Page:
Place, publisher, year, edition, pages
Stockholm: Department of Zoology, Stockholm University, 2012. 24 p.
National Category
Ecology Zoology
Research subject
Animal Ecology; Ethology; Zoology
Identifiers
urn:nbn:se:su:diva-84504 (URN)
Available from: 2013-01-22 Created: 2012-12-24 Last updated: 2015-01-12Bibliographically approved
2. Evolutionary and mechanistic aspects of insect host plant preference
Open this publication in new window or tab >>Evolutionary and mechanistic aspects of insect host plant preference
2016 (English)Doctoral thesis, comprehensive summary (Other academic)
Abstract [en]

Plant feeding insects comprise about 25% of all animal species on earth and play an important role in all ecosystems. Although we understand that their association with plants is a key-factor driving the diversification in this group, we still have large gaps in our knowledge of the underlying processes of this relationship. Female choice of host plant is an important event in the insect life-cycle, as it is a major determinant of the larval food plant. In this Thesis I studied different aspects of insect host plant choice and used butterflies from the family Nymphalidae as my study system. I found that butterflies have a well developed olfactory system and that they use odors when searching for food or host plants. However, the information obtained from the odor of host plants does not seem to be sufficient for the studied species to make a distinction between plants of different qualities. Interestingly, even when in full contact with the leaf they do not make optimal decisions. I show for example that a sub-optimal female choice may be mitigated by larval ability to cope with unfavorable situations. Moreover, species that utilize a broader set of host plants may not be very well adapted to all the hosts they use, but at the same time they may survive in areas where there is only a subset of the plants available. Lastly, differences in the evolution of life-history traits between species can account for differences in how each species realizes its lifestyle. Thus, by incorporating findings on mechanisms of host plant choice with the ecological and evolutionary context of a species, our ability to explain the dynamics of host plant choice and insect-plant interactions can be improved.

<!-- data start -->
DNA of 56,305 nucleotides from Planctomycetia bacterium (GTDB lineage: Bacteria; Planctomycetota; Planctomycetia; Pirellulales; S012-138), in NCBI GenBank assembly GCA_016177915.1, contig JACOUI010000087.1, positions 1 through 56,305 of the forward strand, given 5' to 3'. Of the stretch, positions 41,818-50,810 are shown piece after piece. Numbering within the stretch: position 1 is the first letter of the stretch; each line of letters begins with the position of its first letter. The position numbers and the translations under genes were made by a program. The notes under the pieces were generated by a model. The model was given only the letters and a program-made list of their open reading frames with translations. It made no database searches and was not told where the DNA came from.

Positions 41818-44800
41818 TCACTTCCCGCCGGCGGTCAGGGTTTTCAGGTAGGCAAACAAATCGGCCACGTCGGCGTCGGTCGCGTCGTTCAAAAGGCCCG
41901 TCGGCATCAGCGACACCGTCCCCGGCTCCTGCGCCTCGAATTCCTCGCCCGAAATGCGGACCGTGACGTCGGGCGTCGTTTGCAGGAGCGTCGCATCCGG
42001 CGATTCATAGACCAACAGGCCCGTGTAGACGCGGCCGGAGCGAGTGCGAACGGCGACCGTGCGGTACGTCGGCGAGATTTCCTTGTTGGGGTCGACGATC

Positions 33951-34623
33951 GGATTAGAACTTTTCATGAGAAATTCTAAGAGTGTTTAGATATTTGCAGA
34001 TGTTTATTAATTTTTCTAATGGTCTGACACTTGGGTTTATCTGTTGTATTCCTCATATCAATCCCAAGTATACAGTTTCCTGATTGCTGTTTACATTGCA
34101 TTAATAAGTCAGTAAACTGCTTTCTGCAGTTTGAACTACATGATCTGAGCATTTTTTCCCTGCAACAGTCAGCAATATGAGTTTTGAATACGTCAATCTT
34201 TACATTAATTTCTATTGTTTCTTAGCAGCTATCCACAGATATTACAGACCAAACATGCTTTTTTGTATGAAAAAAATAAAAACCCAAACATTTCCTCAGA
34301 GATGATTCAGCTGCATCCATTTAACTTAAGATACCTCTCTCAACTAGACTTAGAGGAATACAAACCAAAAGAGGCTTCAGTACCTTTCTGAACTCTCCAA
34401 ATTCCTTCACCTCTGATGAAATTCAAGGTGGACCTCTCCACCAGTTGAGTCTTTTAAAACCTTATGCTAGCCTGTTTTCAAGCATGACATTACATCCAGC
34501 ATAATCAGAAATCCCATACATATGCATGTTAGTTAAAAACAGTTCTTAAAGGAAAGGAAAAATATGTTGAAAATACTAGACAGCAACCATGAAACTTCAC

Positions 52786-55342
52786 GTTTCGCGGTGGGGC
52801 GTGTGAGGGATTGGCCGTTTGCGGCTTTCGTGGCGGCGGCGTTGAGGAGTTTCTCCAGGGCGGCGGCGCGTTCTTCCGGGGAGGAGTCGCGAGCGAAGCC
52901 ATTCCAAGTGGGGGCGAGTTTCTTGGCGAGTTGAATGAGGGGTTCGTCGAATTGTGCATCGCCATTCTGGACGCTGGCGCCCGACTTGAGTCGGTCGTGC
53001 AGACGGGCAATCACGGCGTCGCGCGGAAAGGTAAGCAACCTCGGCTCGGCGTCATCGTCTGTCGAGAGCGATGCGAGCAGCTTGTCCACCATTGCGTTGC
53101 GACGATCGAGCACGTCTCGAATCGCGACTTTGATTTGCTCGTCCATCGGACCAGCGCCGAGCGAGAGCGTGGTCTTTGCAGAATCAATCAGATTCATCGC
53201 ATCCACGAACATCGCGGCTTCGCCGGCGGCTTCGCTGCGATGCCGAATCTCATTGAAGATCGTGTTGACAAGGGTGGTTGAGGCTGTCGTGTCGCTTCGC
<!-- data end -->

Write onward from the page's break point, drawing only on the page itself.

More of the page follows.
Place, publisher, year, edition, pages
Stockholm: Department of Zoology, Stockholm University, 2016. 25 p.
Keyword
host plant choice, host range, diet breadth, butterfly, oviposition, specialist, generalist, insect-plant interaction, search behavior, olfaction, decision making, evolution, parasite-host interaction
National Category
Evolutionary Biology Ecology Behavioral Sciences Biology
Research subject
Animal Ecology
Identifiers
urn:nbn:se:su:diva-128488 (URN)978-91-7649-381-6 (ISBN)
Public defence
2016-05-20, Vivi Täckholmsalen (Q-salen), NPQ-huset, Svante Arrhenius väg 20, Stockholm, 10:00 (English)
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Supervisors
Note

At the time of the doctoral defense, the following paper was unpublished and had a status as follows: Paper 4: Manuscript.

Available from: 2016-04-27 Created: 2016-03-30 Last updated: 2017-02-24Bibliographically approved